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Understanding Narcolepsy

People with narcolepsy feel excessively sleepy during the day. They need regular naps and may lapse into daytime sleep.1

Narcolepsy overview

Narcolepsy is a rare but burdensome sleep disorder.1 It can have a negative effect on thinking and concentration, on social interactions, and on the ability to carry out everyday activities.2 Narcolepsy is often misunderstood by society, where it may be misjudged for laziness or rudeness.2

Facts about Narcolepsy

People with narcolepsy feel excessively sleepy during the day. They need regular naps and may fall asleep suddenly at any time. Excessive sleepiness can have negative effects on school or work performance, social interactions, and the ability to carry out everyday activities.2

Most people with narcolepsy also experience cataplexy – sudden temporary muscle weakness or loss of muscular control, usually triggered by laughter or excitement.2


The main signs of narcolepsy are excessive daytime sleepiness and need for naps.2 Symptoms may develop slowly over many years, or suddenly over the course of a few weeks.2


While increased sleepiness is normally the first symptom to appear, most people with narcolepsy also suffer from ‘cataplexy’ – a sudden, brief muscle weakness or loss of muscular control in the jaw, arms/legs or whole body, that occurs while the person is awake.2,3 Depending on the location of the muscle weakness, it can cause a person’s head to bob, their jaw to drop, or it can even make them fall over.2 Cataplexy is usually triggered by strong emotions and, in particular, it is associated with laughing and excitement.2


In children, cataplexy can primarily affect the face and may look slightly different – for example, grimacing, mouth opening, or a ‘tongue thrusting’ movement. Children may also feel whole body weakness, and cataplexy in children can occur without laughing or joking.3


Before falling asleep or upon wakening, people with narcolepsy may experience hallucinations, or feel awake but be unable to move.3 During sleep, they may have vivid dreams and nightmares, and may physically act out their dreams.3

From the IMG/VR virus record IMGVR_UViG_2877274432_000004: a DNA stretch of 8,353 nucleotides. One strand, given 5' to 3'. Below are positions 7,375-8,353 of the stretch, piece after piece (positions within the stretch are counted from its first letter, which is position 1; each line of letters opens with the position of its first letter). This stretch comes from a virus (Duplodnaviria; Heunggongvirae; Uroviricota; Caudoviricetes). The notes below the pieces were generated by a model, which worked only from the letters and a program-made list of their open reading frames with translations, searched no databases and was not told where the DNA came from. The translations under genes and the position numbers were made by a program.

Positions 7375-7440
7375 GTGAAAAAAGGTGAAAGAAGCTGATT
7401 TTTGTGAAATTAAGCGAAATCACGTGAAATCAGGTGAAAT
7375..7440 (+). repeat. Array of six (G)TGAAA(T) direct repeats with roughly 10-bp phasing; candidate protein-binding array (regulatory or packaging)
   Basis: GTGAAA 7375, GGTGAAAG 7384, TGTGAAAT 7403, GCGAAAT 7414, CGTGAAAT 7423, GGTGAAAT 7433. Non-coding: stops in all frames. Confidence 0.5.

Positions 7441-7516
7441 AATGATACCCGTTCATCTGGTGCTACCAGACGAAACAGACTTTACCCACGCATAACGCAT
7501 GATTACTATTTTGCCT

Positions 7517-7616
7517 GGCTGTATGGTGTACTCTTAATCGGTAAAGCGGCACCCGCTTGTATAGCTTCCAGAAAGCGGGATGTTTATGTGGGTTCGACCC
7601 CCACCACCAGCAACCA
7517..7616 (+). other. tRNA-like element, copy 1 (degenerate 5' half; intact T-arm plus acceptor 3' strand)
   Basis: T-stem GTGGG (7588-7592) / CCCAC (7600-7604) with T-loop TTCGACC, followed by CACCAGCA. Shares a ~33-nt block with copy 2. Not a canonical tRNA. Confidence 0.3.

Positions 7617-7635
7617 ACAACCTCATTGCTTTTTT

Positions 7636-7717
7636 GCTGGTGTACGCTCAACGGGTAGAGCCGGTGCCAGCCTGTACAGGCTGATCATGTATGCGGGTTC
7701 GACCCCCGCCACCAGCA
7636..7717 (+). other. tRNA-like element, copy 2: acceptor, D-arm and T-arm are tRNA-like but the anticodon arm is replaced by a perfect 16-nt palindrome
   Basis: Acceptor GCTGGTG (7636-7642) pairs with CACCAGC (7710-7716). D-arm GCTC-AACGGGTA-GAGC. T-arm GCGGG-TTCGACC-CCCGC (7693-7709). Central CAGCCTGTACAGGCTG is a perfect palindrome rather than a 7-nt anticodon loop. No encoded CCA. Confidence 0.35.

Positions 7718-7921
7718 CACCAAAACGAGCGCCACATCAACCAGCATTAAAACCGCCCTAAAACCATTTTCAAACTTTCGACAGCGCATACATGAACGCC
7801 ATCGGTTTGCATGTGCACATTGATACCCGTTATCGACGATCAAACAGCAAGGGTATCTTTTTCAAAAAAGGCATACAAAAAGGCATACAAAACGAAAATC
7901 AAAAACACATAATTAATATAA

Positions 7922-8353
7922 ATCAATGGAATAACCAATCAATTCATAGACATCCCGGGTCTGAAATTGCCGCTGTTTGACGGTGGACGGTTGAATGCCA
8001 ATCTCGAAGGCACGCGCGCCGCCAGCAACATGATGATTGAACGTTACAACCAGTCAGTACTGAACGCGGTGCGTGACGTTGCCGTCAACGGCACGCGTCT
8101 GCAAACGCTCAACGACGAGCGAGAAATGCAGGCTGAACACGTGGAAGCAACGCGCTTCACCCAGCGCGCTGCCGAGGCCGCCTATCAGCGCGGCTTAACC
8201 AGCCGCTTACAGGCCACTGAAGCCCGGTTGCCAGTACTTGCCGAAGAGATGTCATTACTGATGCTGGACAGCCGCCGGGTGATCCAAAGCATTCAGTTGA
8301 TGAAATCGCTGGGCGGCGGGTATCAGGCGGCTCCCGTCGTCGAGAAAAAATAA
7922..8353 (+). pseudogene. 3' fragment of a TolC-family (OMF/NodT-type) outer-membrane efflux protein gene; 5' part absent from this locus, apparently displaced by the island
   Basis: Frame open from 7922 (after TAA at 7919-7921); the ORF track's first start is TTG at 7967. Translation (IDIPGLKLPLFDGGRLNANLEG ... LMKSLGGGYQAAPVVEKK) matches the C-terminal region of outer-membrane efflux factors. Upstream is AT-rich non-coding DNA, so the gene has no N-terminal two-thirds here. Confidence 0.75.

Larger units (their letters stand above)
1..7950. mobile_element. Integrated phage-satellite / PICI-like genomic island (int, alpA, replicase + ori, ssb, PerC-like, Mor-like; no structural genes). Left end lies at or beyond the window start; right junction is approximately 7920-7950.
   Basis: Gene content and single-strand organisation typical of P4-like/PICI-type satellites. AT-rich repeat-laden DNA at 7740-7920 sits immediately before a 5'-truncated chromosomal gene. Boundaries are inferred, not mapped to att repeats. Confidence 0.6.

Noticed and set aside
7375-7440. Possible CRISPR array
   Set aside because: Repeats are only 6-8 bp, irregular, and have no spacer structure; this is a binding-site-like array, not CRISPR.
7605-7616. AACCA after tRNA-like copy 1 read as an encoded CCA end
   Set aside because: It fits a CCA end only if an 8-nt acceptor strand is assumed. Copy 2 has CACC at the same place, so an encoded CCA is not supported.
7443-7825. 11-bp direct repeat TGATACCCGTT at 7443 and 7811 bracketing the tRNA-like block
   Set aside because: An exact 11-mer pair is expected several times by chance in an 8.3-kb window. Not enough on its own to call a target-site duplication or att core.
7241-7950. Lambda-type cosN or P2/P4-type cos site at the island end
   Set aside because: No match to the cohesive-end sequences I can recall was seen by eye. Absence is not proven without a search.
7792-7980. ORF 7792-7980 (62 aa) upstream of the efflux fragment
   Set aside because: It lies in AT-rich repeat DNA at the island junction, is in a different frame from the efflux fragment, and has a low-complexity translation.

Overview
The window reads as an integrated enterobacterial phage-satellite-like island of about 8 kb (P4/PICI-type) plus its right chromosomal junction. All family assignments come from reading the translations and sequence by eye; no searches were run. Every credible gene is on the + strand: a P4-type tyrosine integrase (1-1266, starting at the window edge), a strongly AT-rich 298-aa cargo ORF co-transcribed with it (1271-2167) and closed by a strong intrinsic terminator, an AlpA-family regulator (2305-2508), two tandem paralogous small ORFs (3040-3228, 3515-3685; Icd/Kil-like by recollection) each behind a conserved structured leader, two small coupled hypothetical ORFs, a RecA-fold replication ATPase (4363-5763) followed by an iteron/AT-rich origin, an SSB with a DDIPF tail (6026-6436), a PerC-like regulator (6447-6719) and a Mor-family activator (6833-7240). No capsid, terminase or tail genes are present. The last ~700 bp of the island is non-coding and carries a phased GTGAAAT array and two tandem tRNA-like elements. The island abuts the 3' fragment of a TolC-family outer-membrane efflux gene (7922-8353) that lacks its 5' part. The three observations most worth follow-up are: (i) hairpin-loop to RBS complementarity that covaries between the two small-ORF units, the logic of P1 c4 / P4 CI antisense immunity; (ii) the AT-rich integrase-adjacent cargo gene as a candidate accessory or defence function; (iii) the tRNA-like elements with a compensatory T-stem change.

people in the UK are estimated to be affected by narcolepsy.1


of people in a US survey with narcolepsy reported they could not perform as well as they would have liked at work or school.4

Epidemiology and burden

Narcolepsy is a fairly rare condition and it’s difficult to know exactly how many people have narcolepsy because many cases do not get reported.1 Symptoms usually begin in childhood, adolescence or young adulthood, but can occur at any time in life.5 Narcolepsy is a lifelong disorder but it does not usually worsen as the person ages.5


In a survey in the USA, 84% of people reported that they could not perform at work or school as well as they would like because of their narcolepsy.4 Patients also reported that the symptoms which had the most impact on their life were difficulty in thinking and concentrating, and experiencing excessive daytime sleepiness.4


In children, narcolepsy can be associated with irritability, hyperactivity, poor attention and rapid weight gain. An increased risk for deficits in social functioning, depression and anxiety also mean school performance is typically impaired.6

Facts about Narcolepsy

Symptoms usually begin in childhood, adolescence or young adulthood, but can occur at any time in life.5

People with narcolepsy should stop driving and inform the DVLA at diagnosis. You’ll usually be allowed to drive again providing your narcolepsy is well controlled and you undertake regular reviews to access your condition.1

Diagnosis and care

Narcolepsy is usually diagnosed based on a person’s measurement of sleep patterns, ruling out other conditions and a test called a lumbar puncture.7 A detailed medical history is also essential for diagnosis and individuals may be asked to keep a sleep journal over a period of time.5


Diagnosing narcolepsy can be a challenge as the symptoms can be similar to a number of other conditions.7 In particular, children may struggle to explain their symptoms,4 and their behaviour may be mistaken for a different condition, such as attention deficit hyperactivity disorder (ADHD).6


There is currently no cure for narcolepsy but some of the symptoms can be treated with medicines and lifestyle changes.5 Treatment often involves behavioural techniques to manage sleepiness (e.g., maintaining a regular sleep pattern, and planning naps), as well as medication.5

  1. Narcolepsy Overview: NHS Guide. https://www.nhs.uk/conditions/narcolepsy/ [Accessed March 2022]
  2. Narcolepsy Symptoms: NHS Guide. https://www.nhs.uk/conditions/narcolepsy/symptoms/ [Accessed March 2022]
  3. American Psychiatric Association. Diagnostic and Statistical Manual of Mental Disorders. 5th ed. Arlington, VA: American Psychiatric Association; 2013.
  4. Maski K, Steinhart E, Williams D, Scammell T, Flygare J, McCleary K, Gow M. Listening to the patient voice in narcolepsy: diagnostic delay, disease burden, and treatment efficacy. J Clin Sleep Med. 2017;13(3):419–425.
  5. Narcolepsy Fact Sheet. National Institute of Neurological Disorders and Stroke. https://www.ninds.nih.gov/Disorders/Patient-Caregiver-Education/Fact-Sheets/Narcolepsy-Fact-Sheet [Accessed March 2022]
  6. Plazzi G, Clawges HM, Owens JA. Clinical characteristics and burden of illness in pediatric patients with narcolepsy. Pediatr Neurol. 2018;85:21–32.
  7. Narcolepsy Diagnosis: NHS Guide. https://www.nhs.uk/conditions/narcolepsy/diagnosis/ [Accessed March 2022]

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